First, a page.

Teens React to ‘Blurred Lines’ Video, Give Me Hope for the FutureJoslyn Gray
This summer’s most overplayed, omnipresent hit song is “Blurred Lines” by Robin Thicke. Robin Thicke, if you didn’t know, is the super-smarmy son of Alan Thicke, best known for his role as Dr. Jason Seaver on Growing Pains.
Personally, I think Dr. Seaver would have given Mike a serious talking-to if he had come up with any of this misogynistic crap, but real-life dad Alan Thicke apparently thinks the earworm is just dandy, according to Rolling Stone.
I can’t deny that the beat is catchy, but the lyrics are flat-out horrible. The chorus of “I know you want it/But you’re a good girl/The way you grab me/Must wanna get nasty” isn’t exactly the message of self-determination I want my daughters to hear. The lowlight of the song is this verse by rapper T.I.:
One thing I ask of you
Let me be the one you back that a** to
Go, from Malibu, to Paris, boo
Yeah, I had a b**ch, but she ain’t bad as you
So hit me up when you passing through
I’ll give you something big enough to tear your a** in two
Gross. Making things worse is the video, available in “clean” and “unrated” versions. The “unrated” version has the singers — Robin Thicke, Pharrell Williams, and T.I.— fully dressed, with topless women in thong underwear gyrating around them. In one scene, a mostly naked young woman is “riding” a dog. Charming.
The “clean” version is marginally less disturbing, because the women are wearing underwear and bras, with clear plastic clothing over them. One woman is still topless, but she’s holding a lamb in front of her breasts so, you know, okay then. Both videos have the women parading past a sign that informs us that Robin Thicke believes himself to be well-endowed.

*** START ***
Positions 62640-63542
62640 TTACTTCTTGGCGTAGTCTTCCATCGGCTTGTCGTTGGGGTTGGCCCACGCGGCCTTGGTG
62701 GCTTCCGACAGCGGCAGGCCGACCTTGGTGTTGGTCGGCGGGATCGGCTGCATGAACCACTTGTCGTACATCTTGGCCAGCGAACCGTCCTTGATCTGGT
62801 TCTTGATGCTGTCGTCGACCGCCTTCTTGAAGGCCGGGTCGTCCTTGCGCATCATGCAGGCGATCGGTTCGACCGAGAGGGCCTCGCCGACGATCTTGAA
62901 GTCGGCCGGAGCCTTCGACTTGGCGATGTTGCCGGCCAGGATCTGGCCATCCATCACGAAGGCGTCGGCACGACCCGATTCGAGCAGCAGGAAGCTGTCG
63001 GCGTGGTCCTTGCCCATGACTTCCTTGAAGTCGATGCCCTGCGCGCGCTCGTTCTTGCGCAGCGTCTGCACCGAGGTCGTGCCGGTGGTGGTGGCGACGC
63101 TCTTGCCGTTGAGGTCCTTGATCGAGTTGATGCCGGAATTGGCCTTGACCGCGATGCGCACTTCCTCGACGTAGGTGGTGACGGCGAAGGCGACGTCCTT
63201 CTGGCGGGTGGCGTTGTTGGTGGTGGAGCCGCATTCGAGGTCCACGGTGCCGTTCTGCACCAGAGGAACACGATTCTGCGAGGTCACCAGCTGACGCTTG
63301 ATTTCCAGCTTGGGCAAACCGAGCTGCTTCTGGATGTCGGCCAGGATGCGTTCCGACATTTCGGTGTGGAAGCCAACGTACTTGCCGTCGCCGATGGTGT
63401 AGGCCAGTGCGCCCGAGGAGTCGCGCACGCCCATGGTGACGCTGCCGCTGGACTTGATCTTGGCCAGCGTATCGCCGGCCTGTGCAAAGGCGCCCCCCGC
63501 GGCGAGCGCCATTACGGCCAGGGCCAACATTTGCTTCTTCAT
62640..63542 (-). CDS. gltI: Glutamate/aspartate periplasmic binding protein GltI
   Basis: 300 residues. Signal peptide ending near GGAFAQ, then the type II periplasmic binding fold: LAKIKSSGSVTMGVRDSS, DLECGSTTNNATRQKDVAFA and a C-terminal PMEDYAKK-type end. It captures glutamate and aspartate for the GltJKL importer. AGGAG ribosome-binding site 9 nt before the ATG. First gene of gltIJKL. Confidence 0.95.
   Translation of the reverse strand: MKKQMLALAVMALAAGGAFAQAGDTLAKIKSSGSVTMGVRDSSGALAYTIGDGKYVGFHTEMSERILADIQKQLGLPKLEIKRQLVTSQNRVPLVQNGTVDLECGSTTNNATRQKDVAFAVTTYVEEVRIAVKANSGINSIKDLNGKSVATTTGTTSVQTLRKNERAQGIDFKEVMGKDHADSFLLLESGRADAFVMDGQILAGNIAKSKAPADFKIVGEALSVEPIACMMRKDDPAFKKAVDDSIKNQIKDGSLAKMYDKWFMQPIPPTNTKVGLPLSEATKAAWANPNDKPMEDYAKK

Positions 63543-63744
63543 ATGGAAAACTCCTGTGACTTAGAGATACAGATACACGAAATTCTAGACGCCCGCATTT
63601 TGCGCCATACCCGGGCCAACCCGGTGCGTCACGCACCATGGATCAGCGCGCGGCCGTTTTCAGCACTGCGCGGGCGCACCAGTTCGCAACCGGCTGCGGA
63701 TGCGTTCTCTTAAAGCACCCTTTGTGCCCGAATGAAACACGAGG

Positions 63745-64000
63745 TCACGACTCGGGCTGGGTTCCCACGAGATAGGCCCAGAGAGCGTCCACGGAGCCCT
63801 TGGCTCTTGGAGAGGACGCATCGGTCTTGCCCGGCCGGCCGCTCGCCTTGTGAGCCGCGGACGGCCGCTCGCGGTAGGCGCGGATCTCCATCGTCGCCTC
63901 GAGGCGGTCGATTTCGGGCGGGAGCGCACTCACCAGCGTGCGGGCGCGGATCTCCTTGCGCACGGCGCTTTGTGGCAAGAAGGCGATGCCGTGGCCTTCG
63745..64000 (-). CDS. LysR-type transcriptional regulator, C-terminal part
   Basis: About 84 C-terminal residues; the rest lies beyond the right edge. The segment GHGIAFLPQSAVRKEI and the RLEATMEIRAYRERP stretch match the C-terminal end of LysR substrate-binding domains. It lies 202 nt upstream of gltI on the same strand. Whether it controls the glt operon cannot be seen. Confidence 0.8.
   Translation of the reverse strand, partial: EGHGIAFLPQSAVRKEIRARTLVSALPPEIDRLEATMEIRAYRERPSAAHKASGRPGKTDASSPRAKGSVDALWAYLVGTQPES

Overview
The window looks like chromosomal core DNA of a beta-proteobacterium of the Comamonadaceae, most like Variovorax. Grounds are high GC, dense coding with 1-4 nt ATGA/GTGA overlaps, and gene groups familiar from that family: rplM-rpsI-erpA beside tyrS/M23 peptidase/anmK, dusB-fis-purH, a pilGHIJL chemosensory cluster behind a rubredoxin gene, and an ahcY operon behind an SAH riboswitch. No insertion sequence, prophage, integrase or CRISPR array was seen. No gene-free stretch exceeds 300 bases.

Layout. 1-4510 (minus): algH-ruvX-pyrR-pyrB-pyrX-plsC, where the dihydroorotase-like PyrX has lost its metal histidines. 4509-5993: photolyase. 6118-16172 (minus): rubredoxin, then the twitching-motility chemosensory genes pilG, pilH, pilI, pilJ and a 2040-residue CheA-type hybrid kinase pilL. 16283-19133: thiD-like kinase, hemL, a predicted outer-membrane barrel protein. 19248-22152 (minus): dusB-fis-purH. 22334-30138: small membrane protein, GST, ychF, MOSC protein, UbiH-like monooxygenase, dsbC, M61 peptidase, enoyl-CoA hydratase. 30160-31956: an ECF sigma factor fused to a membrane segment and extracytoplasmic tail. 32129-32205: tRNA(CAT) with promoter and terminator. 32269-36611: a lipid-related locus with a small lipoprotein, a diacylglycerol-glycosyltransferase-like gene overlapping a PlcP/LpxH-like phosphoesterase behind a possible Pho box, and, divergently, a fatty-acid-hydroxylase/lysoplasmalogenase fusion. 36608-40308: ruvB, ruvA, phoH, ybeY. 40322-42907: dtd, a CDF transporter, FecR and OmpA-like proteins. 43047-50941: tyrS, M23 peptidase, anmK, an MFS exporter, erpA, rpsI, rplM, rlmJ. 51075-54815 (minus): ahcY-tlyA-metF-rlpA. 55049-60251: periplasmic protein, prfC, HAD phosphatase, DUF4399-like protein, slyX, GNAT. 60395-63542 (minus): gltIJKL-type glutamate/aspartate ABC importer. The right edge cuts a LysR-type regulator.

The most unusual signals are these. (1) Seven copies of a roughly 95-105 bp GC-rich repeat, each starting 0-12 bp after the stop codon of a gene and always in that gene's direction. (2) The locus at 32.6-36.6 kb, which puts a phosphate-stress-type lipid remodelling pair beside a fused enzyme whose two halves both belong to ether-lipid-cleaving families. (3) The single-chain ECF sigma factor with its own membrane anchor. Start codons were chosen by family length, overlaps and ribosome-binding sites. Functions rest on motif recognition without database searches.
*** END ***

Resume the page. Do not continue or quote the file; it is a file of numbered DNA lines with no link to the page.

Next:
If you listen to the radio at all, the song is pretty much unavoidable. My kids have heard it, and within one five-hour road trip were already sick of it. And although they’re not music-savvy enough to hear the similarities to Marvin Gaye’s “Got to Give It Up,” they’ve watched enough Netflix to observe that the repeated chorus of “hey, hey, hey” sounds suspiciously like Fat Albert.
My older kids are 12-year-old twin girls. We’ve talked a little bit about my main problem with the song — that the language empowers men but not women. They have not watched either of the videos. If they were just a little bit older, I’d watch the clean one with them, and talk about the imagery. At this age I think we can still skip it.
This video of teens reacting to the “clean” video is extremely interesting, because it really does show that when you ask kids thoughtful questions, they give you intelligent answers. In this video, the teens aren’t mindlessly watching garbage — they’re thoughtfully watching garbage, and that’s a big difference. My favorite comments are:
- “I think he’s trying to over-compensate a little bit.”
- “Those plastic clothes can NOT be comfortable.”
- “Ew! Feet!”
- “Is this what they call pop culture?”
- “I feel like I’ve become, like, a lesser being.”
As much as most of the teens found the song to be catchy, they definitely got that the video is “degrading,” “disrespectful,” and “not something any young girl should aspire to.”
Check out this video by The Fine Bros. and watch as these teens grow ever more disgusted with Robin Thicke:
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